China right now: Nobel Peace Prize.

Everyone in Hong Kong is here because of China. You stare at her just across the harbor all day long. Every line in the paper chronicles her steps forward… and also backwards. So I pretty much spend all day wondering whether China is the be-all, end-all, and will soon eclipse the West… or whether her shortcomings will keep her power in check. We all hope that China’s star will continue to rise, but not so far as to eclipse our home countries. The question I ask myself all day long is will she peak next year… or never? This is the first of a mini-series on what you need to know about China right now.

  • Human rights still don’t exist and there is growing civil unrest, which the Party is petrified of.

China’s hissy fit after jailed dissident Liu Xiabou was awarded the Nobel Peace prize last month is perfect evidence of this. Liu published Chapter 08 in 2008, which called for a myriad of human rights reforms. It angered the government enough to sentence him to a 11-year prison term.

After he won the award, China blocked all key word internet searches and SMS text messages under his name—just the fact that they can even do that shows how far-reaching their power is. They also immediately began pressuring other countries not to attend the ceremonies as it is seen by Beijing a “challenge to China’s judicial systems” and they threatened that it will impede “developing economic relations.” The Chinese instantly responded by creating code words for Xiabou to use in social networking, which I think is pretty clever.

Just recently, a journalist was jailed for two and a half years for seeking justice for his child and other children harmed and killed by the melamine tainted milk. The charge was “disrupting social harmony.” All he had done was create a website so parents whose children were effected could network to share information and resources. Unbelievable right?

Police in southern China have arrested and charged a rights campaigner with subversion for handing out flyers announcing Liu Xiaobo’s 2010 Nobel Peace Prize win, fellow activists said Wednesday.

His wife, also an activist, Liu Xia has been placed under house arrest and so issued an open letter inviting 100 of her husband’s friends to receive the award on December 10th. The Chinese have detained the entire list, but one environmental journalist was in Canada at a conference and so she will go receive the award on his behalf. I can’t wait to hear how everything will go down on the 10th and will be following this closely.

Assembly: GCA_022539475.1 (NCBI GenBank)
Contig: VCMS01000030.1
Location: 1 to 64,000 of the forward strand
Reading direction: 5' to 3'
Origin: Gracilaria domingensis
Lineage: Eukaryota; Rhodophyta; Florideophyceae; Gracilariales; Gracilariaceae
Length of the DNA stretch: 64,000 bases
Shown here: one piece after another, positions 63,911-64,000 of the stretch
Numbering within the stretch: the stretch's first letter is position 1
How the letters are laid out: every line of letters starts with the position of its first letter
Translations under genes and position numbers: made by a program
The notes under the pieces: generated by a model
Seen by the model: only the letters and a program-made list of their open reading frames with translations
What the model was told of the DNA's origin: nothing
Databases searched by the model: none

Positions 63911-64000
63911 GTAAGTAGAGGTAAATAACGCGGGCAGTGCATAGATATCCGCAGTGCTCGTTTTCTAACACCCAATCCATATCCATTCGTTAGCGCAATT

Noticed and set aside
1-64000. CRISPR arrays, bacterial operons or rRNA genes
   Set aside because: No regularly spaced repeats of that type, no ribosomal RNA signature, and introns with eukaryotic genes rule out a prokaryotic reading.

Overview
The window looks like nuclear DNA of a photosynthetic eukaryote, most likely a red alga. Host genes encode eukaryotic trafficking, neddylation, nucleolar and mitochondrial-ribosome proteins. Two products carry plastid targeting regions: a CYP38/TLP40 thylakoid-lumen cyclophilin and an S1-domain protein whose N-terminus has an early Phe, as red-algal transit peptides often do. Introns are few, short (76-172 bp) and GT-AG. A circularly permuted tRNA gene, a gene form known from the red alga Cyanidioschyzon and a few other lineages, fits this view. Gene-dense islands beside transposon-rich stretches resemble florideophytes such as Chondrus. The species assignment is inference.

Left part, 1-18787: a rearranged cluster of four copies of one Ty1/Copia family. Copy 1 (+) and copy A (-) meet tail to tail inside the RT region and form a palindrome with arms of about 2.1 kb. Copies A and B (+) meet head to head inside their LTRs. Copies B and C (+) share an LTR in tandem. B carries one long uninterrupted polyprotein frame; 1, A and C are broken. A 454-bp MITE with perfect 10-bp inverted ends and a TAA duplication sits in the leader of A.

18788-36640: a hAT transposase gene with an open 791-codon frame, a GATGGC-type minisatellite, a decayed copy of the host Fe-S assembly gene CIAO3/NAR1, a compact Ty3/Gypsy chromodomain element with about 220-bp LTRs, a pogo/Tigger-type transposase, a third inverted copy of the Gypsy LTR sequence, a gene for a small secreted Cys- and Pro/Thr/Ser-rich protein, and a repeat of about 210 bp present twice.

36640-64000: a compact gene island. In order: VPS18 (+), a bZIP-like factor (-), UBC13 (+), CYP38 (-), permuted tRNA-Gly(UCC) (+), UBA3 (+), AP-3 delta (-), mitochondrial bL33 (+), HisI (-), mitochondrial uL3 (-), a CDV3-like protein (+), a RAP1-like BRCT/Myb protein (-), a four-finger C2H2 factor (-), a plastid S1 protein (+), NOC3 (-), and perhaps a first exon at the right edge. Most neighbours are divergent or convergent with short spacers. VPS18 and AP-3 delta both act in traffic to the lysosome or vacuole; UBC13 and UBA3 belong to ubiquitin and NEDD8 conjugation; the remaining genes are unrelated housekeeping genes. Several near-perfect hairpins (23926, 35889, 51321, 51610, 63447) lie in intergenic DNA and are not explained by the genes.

Either way, it’s worth remembering why the Chinese are fighting like the dickens on this one; “the average Chinese person doesn’t know that Liu Xiaobo has won the prize, or even who he is.” Here are some enlightening tweets from after the award was announced from China Geeks:

aiduoxiang:

Seething with excitement, everywhere is seething with excitement. It’s just that a big group of idiots don’t know what’s happened. It really makes you fucking feel for them…

Ai Weiwei:

Tell your friends, family and classmates who Liu Xiaobo is and why he is loved and respected by “anti-China” forces.

Wang Zhongxia:

Norway is badass [牛逼], I’m crying in the car right now [on the way to visit Liu Xiaobo’s wife].

Liu Xiaoyuan:

I bet some officials are regretting it now. Perhaps they’re thinking, if we hadn’t given Liu Xiaobo a harsh sentence, would the Nobel Peace Prize still have come to China?

Note: You have to use a VPN to hide your computer’s location when you are in China to be able to Tweet, Facebook, or even access your Google Docs… made it quite slow for me to work while we were in Beijing earlier this month.

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5 responses to “China right now: Nobel Peace Prize.

  1. We take our freedom for granted, I think. Stories like this one help me to remember the suffering others undergo simply by an accident of birth, although I also believe that there are no accidents, and God has a plan for each one of us. So I go back to praying for those who desperately need Him. What a blessing to know God and His law!

  2. Also I would say, that the internet as uncouth and raunchy as it is performs a great service by making it harder for repressive regimes to pretend to be lovers of truth and freedom and defenders of human dignity. Let us pray for the Chinese people.

  3. Wow, yet another reminder to be thankful for what I take for granted!
    I think I’m going to like this series.

  4. Hello from the great state of Indiana! I found you via Leila’s blog. I am very much enjoying learning about China. In fact, the Eastern Hemisphere is our homeschool concentration this year, so anything you blog about will be of great interest to my family. I am especially interested to know more about religion in China. Is there any freedom in this area?
    Thank you so much for being so diligent to your blog!
    Jenn

  5. Pingback: Friday’s proverb: Darkness | Hong Kong Housewife

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